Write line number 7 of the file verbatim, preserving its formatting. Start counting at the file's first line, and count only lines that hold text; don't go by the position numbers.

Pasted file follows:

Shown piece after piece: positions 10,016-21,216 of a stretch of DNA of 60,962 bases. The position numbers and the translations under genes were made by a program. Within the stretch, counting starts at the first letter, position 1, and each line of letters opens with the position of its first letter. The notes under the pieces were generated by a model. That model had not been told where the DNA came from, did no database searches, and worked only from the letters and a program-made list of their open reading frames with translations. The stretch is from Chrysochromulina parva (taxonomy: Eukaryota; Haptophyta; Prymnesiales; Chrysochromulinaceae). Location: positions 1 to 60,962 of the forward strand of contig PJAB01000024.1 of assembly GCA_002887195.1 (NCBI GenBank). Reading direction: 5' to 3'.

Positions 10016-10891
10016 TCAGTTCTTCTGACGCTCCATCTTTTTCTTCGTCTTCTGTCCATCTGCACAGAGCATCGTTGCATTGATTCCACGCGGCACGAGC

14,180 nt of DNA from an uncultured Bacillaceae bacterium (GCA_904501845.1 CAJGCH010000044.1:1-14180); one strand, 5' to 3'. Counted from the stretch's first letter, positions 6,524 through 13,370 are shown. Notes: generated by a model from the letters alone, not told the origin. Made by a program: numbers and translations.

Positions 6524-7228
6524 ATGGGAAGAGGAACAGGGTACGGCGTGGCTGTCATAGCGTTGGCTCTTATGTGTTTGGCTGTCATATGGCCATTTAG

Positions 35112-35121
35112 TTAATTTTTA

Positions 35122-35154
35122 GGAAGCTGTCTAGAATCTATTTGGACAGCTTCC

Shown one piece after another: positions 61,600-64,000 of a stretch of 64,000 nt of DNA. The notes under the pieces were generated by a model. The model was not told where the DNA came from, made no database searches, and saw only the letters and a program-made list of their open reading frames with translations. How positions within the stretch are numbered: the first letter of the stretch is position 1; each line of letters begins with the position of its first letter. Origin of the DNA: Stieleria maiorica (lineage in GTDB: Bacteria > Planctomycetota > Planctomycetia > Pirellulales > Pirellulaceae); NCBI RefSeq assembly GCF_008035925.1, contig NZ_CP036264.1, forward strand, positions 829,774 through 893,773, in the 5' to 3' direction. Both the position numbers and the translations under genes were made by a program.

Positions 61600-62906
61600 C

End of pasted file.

Positions 35112-35121